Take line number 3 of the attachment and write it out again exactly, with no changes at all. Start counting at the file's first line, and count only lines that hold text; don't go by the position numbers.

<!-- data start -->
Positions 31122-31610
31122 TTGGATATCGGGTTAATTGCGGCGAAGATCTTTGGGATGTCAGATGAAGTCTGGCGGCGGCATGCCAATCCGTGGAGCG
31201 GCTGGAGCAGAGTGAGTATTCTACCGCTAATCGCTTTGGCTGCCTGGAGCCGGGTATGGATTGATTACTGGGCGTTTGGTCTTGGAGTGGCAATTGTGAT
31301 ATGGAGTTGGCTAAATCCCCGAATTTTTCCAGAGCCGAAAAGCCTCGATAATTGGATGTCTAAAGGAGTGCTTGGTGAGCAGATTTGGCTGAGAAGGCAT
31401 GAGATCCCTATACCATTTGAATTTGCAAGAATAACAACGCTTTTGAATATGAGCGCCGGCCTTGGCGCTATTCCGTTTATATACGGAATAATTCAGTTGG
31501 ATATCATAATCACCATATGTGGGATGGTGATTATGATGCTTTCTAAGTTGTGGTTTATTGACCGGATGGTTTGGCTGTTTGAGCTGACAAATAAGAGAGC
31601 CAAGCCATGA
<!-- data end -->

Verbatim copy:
31201 GCTGGAGCAGAGTGAGTATTCTACCGCTAATCGCTTTGGCTGCCTGGAGCCGGGTATGGATTGATTACTGGGCGTTTGGTCTTGGAGTGGCAATTGTGAT